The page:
“Nick’s bilingual skills and his caring personality calmed the parents,” Stevens wrote in his nomination letter for Nagey. “The transformation over the season from a group with real concerns to a group of parents celebrating their children’s success was amazing.”

Beyond allaying the concerns of a group of parents, Nagey said he really enjoyed connecting with individual students from a community that simply wants the same opportunities for their children.

“What stands out to me the most is how completely Identical the situation is – you have parents who are showing up to do something for their kids,” he said. “Yes, there’s differences in the economics, and there might be some differences in expectations, but for the most part I’d say 90 percent are parents who want their kids to be literate in the ways of the valley, which is snowsports.”

What Nagey’s most proud of, however, is coordinating a team of instructors to help get 90 never-ever skiers to enjoy a day on the hill.

“We had our instructors do team teaching . . . They all got together, stationed themselves up the hill – some of them took off their skis – and just got kids laps,” he said. “My favorite part of the season was that we got 90 kids off that hill the first day, and that was awesome.”

The Best Kind of Professional

Since returning to instructing four years ago, Nagey has embraced his love of teaching and been committed to his craft, a lesson he learned long ago. While he was attending college, he worked at a wine store and became frustrated with where he was at that point in his life.

At the time, he realized that you never have to feel stuck, and you should always strive to make the most of any opportunity. “That job taught me that no matter where you are, push as hard as you can, learn as much as you can, and you have no idea where it’s going to lead,” he said. It’s something Nagey aspires to do every day.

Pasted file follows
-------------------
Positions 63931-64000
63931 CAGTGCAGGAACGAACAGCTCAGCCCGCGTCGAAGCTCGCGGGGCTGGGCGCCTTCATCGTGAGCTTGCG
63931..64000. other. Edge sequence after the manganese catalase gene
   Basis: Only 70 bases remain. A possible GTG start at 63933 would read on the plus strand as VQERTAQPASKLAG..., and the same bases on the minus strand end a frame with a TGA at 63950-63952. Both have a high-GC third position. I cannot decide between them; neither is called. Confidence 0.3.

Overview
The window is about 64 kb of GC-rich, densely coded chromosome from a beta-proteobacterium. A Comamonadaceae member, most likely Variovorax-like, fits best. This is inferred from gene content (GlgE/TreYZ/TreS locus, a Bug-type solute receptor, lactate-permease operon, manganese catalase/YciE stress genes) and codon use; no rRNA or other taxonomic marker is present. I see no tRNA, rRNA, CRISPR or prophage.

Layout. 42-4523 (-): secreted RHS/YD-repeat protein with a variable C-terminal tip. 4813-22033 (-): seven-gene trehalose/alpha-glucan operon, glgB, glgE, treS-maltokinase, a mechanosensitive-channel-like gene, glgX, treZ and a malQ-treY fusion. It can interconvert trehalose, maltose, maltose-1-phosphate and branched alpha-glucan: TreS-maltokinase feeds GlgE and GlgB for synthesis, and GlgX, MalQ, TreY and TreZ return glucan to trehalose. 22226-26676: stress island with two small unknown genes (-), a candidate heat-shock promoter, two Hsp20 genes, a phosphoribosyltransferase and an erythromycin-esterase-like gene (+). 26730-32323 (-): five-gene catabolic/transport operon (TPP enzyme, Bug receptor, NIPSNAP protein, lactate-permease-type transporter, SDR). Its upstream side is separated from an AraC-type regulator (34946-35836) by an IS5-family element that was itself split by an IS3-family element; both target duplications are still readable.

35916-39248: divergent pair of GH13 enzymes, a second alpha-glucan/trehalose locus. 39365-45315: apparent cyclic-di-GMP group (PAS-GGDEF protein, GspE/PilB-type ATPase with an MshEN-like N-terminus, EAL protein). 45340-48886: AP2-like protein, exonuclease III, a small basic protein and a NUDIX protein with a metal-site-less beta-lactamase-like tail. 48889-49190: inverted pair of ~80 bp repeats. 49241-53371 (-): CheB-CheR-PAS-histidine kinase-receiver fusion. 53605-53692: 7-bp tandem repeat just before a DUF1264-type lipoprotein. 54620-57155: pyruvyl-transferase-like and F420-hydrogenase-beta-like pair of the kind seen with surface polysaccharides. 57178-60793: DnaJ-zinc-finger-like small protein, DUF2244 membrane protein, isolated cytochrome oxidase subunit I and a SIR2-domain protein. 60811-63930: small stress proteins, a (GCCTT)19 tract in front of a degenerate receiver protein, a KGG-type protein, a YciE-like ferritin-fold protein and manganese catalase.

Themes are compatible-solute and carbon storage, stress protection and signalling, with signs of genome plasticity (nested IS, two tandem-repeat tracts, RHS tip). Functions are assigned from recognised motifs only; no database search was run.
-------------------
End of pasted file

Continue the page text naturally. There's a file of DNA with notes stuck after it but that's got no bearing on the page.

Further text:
This dedication has been observed by many at Aspen Snowmass, including Alex Kendrick, the private lesson program manager at Buttermilk. Kendrick recalls a conversation with Nagey during the latter’s first season back in Colorado. Kendrick remembered that as Nagey embarked on this new chapter in his life, Nagey already had a clear goal in mind: He wanted to create a strong network of pros who aligned with his beliefs and level of integrity.

Kendrick added that Nagey also wanted to develop as a skier and understand how to be the best professional, whether that entailed asking a lot of questions, seeking different perspectives, or finding the best mentors.

Kendrick believes that Nagey gives everything he has – in teaching, in building relationships, and in creating the best culture – at Buttermilk. “Having worked with and been friends with Angus, this is who Angus was as well: a lifelong learner who strove to make himself and all around him better,” Kendrick said.

“I don’t know if I’m really good at living like Angus,” Nagey expressed. “But I’m learning that some of the best parts of my personality are things that in my previous job, I couldn’t highlight.”

Their loss is our gain.


The Angus Graham Rising Star Award recognizes standout members who show promise charting a career path within the snowsports industry. The award is named for Angus Graham, a beloved instructor, trainer, and mentor at Aspen Snowmass, who died in a car accident in Oregon on Aug. 25, 2017. An inspirational skier and teacher, he was a candidate at the 2016 Team Selection. Read more about National Academy Awards & Recognition Night, held April 17, in Big Sky, Montana.